In 2008, a Merck employee claimed that the company was acting against her after she announced her third pregnancy. She had been working for the company for 19 years, and is now alleging that she was fired for taking her third maternity leave. She is suing the company for discrimination, but is not seeking retaliation claims.
She has, however, alleged that the pharmaceutical company has a history of discrimination and retaliation against pregnant employees who choose to take maternity leave. She is suing the company and two executives under the New Jersey and federal family leave acts.
She has given specific examples of her male superiors in regards to the alleged discrimination. She was told by one of these superiors that she would not be made vice president of her division due to her plan to take maternity leave for six months. A less-qualified applicant from outside the company was given the position.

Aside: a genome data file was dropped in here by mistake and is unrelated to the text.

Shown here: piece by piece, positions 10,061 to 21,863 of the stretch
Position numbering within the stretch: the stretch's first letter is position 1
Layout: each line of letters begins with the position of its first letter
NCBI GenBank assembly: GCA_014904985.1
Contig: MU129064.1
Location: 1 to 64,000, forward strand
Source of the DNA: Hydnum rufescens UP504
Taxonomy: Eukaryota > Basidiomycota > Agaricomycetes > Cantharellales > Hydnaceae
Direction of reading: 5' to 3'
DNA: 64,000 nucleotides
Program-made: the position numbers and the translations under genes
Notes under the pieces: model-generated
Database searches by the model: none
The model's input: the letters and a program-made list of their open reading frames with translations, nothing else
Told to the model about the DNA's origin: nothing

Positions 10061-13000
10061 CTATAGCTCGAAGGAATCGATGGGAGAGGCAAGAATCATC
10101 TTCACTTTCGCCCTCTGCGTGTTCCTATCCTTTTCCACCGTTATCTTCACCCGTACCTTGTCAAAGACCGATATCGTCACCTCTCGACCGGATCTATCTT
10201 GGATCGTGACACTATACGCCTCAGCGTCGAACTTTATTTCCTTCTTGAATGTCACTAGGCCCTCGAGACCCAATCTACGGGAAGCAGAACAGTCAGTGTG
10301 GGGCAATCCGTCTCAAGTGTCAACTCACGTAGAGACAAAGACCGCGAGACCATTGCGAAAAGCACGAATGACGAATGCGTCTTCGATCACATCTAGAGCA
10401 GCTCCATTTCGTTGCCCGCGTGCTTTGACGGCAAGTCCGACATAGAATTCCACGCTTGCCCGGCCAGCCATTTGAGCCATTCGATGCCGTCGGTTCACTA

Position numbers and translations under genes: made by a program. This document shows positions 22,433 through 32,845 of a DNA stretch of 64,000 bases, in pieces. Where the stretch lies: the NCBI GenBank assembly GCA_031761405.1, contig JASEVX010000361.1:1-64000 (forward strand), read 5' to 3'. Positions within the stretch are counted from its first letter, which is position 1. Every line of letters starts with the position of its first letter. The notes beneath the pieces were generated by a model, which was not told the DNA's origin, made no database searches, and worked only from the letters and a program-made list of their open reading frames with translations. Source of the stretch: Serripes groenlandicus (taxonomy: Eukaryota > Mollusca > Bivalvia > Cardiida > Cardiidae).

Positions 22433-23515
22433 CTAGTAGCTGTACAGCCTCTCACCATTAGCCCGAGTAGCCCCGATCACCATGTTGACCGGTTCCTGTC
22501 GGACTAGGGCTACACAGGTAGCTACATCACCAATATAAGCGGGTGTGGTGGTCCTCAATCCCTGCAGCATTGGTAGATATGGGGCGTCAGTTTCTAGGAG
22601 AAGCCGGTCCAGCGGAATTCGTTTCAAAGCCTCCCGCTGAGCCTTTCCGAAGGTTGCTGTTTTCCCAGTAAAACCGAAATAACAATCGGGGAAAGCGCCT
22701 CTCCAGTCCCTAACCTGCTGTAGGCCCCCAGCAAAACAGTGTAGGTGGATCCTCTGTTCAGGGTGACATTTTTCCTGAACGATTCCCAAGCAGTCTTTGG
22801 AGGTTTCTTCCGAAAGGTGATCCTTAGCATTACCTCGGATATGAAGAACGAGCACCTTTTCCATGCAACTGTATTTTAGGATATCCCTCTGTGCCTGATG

In this case, the plaintiff is not seeking a retaliation claim because she did return to work for a year following her maternity leave, but the systematic discrimination for expecting mothers is still an open case. Though we often think of discrimination at work as based on gender, the pressure to perform highly at work can result in this kind of discrimination for maternity leave.
Employees who have been discriminated against in promotions due to maternity time or other discriminating factors may be unsure where to turn for legal advice. Consulting an experienced employment law attorney can help to resolve this difficult issue and act to prevent it from happening in that workplace again.